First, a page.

Our last full day, we met up with the illustrious and French-speaking John Thiel and Katrina Medoff to visit a famous cemetery and bookstore. The three of us will live in the theater house when we return to Bucknell. I've known john from intervarsity since freshman year, and Katrina through a combination of arts res and my roommate. Just in case you didn't know and were wondering. They are both doing Bucknell en France this semester in Tours and happened to be visiting Paris for the weekend. After Katrina headed back to tours, John, Juli, Dana and I had a nice dinner and then went to an awesome little jazz club in a medieval cellar. We swing danced a little but I loved just watching all of the marvelous dancers there.
But of course, what would a trip be without a slight disaster? During our dinner with john, I set my purse on a chair with Juli's coat and souvenir bag during the middle of the meal. At the end, I went to pay and discovered my purse missing. We searched inside and around the block with no luck. After done trouble searching and the help of a kind French woman, we found the nearest police station, but alas, it was closed. We tried to call with no avail. Fortunately, it was a small purse, and although it contained items of monetary value, everything in it was pretty easily replaced (I still had my passport, camera and phone). It's frustrating, but it could have been worse. My mom is bringing a new debit card and everything else is taken care of- except my stupid Oyster card for the London underground. Trying to take care of that has been a nightmare, but that's another story. Really though, I was quite thankful that things turned out as well as they did. However I am no longer quite a fan of Transport for London.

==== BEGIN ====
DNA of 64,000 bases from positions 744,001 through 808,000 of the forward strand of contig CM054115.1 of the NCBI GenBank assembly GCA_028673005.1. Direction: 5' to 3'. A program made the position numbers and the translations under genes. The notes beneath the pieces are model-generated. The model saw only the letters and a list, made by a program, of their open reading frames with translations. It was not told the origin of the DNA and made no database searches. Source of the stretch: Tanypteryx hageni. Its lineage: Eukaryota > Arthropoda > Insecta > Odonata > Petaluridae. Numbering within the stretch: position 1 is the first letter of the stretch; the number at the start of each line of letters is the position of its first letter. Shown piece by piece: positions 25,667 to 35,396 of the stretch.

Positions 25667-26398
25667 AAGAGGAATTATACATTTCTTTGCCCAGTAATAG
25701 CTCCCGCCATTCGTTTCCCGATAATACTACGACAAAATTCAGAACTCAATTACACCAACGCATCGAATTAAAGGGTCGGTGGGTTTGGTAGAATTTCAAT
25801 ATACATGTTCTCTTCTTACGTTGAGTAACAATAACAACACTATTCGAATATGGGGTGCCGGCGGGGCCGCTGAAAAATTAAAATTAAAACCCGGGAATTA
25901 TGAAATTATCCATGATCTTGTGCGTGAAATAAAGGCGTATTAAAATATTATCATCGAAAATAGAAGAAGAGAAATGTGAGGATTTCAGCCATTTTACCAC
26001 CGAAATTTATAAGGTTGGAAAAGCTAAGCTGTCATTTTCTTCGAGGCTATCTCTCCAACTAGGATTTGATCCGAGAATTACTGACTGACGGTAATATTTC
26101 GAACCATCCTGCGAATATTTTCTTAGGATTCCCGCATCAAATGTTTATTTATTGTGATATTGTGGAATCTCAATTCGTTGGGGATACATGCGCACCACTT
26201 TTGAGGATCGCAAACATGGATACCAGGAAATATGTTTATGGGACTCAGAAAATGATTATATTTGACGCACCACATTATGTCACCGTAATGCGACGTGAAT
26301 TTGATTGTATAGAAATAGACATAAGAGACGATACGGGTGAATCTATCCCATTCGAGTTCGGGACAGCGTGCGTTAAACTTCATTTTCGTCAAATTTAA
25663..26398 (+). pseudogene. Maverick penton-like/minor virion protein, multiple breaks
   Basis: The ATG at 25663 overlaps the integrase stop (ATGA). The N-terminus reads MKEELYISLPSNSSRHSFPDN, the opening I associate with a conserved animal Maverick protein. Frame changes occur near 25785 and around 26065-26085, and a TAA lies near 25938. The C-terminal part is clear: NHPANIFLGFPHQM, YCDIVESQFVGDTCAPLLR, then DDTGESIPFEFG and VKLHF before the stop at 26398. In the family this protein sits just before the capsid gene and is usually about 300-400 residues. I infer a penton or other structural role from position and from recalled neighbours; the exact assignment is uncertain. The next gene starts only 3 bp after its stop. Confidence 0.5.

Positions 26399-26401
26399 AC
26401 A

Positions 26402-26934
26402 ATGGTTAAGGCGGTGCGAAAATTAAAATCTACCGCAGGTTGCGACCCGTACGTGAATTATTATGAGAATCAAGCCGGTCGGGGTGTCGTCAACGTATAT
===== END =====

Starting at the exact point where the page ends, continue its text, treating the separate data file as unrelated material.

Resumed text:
Things I saw
- The lock bridge
- A lot of other bridges (and the Seine, of course)
- The Louvre (for 45 minutes, using the secret entrance)
- Notre Dame
- Sacre Coeur
- The Eiffel Tower
- Arc de Triumph
- St. Michel’s fountain
- Moulin Rouge
- Jardin des Tuileries
- And a bunch of other things briefly on our tours
Things I ate
- The best baguette in Paris (and so probably the world) according to a Parisian contest, and lots of other delicious bread
- Wine and raspberry champagne (Well, I only tasted due to being on cold medicine. Did I mention I got a bad cold in France and had to buy medicine in French? Well I did.)
- Beef bourguignon
- Hot dog
- Pommes frites (jk, fries)
- Baguette sandwiches
- McDonalds (before leaving to go to the airport)
- Salmon Provençal (I might be making this up. I probably am. That’s what happens when you wait two weeks to write about things.)
30 second summary: I went to Paris, saw stuff, spoke French, had my purse stolen, survived. I also learned that toilet seats are only optional toilet accessories.
We had to take a metro and walk from where we checked in to our hostel to the apartment itself, and the person at the desk accidentally gave us the wrong directions. So by the time we got to the apartment, it was around 11pm and we were starving (we had hardly eaten lunch around 11:30 am). This is a picture of our first French meal:
bon appetit : )